Background: Our study aimed to investigate the role of the enzyme linked fluorescent assay (ELFA) method in the diagnosis of Human Immunodeficiency Virus (HIV) infection by comparing it with enzyme-linked immunosorbent assay (ELISA) and chemiluminescent microplate immunoassay (CMIA) methods and its role in the HIV diagnostic algorithm and to update the recommended algorithm for HIV testing.
Methods: We evaluated 101 HIV-reactive and 101 HIV-negative specimens. All samples were studied with the methods of anti HIV1/2 test micro-ELISA, ELFA, and CMIA. At the same time, HIV RNA PCR and western blot (WB)/rapid immunochromatographic test (RICT) were also studied with the same samples.
Results: All HIV RNA and WB positive samples (n = 101) were positive with micro-ELISA, CMIA and ELFA. Twenty-five negative samples of HIV RNA and WB were positive with micro-ELISA and CMIA, while just 6 samples were positive with ELFA. When all samples were evaluated together, the false positivity rate of the ELFA method was found to be 5.9%, and the false positivity rates of the micro-ELISA and CMIA methods were determined to be 31.7% and 30.7%, respectively.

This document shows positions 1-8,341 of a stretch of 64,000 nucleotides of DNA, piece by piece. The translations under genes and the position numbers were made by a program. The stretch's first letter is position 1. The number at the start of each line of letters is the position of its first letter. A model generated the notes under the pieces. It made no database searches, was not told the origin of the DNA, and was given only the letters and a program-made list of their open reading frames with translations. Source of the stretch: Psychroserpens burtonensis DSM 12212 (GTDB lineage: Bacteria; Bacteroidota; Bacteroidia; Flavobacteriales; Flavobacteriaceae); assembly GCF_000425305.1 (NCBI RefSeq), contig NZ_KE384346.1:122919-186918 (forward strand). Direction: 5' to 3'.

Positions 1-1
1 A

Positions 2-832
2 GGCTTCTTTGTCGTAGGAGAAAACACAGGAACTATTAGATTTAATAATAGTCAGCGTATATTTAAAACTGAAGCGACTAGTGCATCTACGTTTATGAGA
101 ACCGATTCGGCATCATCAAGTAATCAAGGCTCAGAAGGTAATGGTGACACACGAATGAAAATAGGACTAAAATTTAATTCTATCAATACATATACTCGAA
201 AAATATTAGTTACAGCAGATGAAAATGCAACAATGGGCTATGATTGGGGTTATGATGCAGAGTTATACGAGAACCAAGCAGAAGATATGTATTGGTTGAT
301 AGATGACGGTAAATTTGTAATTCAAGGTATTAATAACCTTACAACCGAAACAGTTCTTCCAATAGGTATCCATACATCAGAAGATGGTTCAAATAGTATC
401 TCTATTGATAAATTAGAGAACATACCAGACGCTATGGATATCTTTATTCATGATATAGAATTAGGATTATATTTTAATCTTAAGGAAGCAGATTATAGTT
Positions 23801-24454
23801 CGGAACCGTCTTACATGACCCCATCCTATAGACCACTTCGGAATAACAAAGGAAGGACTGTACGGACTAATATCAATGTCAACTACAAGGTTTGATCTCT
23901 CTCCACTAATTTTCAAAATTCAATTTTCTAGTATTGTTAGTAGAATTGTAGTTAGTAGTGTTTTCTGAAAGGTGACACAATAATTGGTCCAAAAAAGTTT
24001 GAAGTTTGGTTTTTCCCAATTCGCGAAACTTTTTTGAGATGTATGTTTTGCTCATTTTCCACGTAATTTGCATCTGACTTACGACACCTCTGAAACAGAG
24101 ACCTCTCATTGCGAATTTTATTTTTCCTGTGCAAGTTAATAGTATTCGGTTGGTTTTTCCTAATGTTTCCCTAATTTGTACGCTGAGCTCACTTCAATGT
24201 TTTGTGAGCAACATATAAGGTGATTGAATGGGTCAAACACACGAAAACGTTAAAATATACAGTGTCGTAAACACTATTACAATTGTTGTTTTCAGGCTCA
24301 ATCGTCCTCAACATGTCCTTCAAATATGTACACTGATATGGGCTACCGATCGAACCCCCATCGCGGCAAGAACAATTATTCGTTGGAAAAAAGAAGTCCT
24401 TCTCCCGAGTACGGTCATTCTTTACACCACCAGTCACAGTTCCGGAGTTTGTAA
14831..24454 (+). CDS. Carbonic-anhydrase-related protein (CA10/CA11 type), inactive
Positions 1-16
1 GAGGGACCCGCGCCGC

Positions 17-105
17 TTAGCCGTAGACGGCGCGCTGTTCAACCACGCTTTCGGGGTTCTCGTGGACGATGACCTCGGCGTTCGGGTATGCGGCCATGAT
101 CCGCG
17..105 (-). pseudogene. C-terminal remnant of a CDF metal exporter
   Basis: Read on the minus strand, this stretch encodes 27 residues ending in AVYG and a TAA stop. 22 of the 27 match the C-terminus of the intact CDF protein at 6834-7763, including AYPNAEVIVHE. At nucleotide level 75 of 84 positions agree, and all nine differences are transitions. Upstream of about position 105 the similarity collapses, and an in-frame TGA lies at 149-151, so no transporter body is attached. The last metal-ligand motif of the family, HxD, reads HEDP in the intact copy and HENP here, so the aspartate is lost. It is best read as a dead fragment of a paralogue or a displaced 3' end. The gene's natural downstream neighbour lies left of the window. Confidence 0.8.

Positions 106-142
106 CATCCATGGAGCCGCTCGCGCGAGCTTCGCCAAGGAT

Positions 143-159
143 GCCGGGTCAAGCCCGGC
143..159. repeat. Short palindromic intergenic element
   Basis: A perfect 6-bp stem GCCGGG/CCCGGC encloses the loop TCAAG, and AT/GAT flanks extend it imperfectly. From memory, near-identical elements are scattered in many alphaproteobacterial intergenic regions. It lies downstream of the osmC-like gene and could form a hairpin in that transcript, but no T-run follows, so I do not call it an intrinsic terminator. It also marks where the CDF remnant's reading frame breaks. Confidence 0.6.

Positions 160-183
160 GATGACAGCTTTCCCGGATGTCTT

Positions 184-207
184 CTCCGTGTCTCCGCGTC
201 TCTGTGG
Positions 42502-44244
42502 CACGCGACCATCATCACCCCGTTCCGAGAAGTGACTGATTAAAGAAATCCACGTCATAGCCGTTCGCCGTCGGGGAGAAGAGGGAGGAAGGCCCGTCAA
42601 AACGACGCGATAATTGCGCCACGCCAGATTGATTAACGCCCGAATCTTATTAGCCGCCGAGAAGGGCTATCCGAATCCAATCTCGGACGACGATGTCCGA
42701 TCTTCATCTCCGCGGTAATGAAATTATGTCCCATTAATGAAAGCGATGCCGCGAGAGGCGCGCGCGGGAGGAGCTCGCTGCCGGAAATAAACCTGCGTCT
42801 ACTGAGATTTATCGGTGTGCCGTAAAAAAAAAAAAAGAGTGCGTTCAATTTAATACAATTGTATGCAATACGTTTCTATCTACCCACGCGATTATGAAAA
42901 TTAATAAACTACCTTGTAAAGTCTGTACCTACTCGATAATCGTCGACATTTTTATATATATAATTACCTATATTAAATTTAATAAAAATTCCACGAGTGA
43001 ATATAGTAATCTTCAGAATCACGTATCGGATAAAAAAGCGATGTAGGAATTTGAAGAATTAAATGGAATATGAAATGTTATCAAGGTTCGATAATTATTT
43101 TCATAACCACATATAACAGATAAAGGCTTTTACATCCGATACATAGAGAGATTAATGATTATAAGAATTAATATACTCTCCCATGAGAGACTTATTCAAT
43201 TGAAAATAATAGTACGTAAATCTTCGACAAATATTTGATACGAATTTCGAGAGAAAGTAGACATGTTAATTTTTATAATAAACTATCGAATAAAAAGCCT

Conclusions: It was determined that there is a high level of agreement between the ELFA method and confirmation tests. It was thought that it might take place in the preconfirmation stage. As can be seen from the results obtained, the false positive rate by ELFA method was found to be about five times lower than that of micro-ELISA and CMIA methods. Considering that antigen (p24) and antibody positivity can be given separately with this aspect, it can be considered that there is a confirmation place in HIV diagnosis algorithm.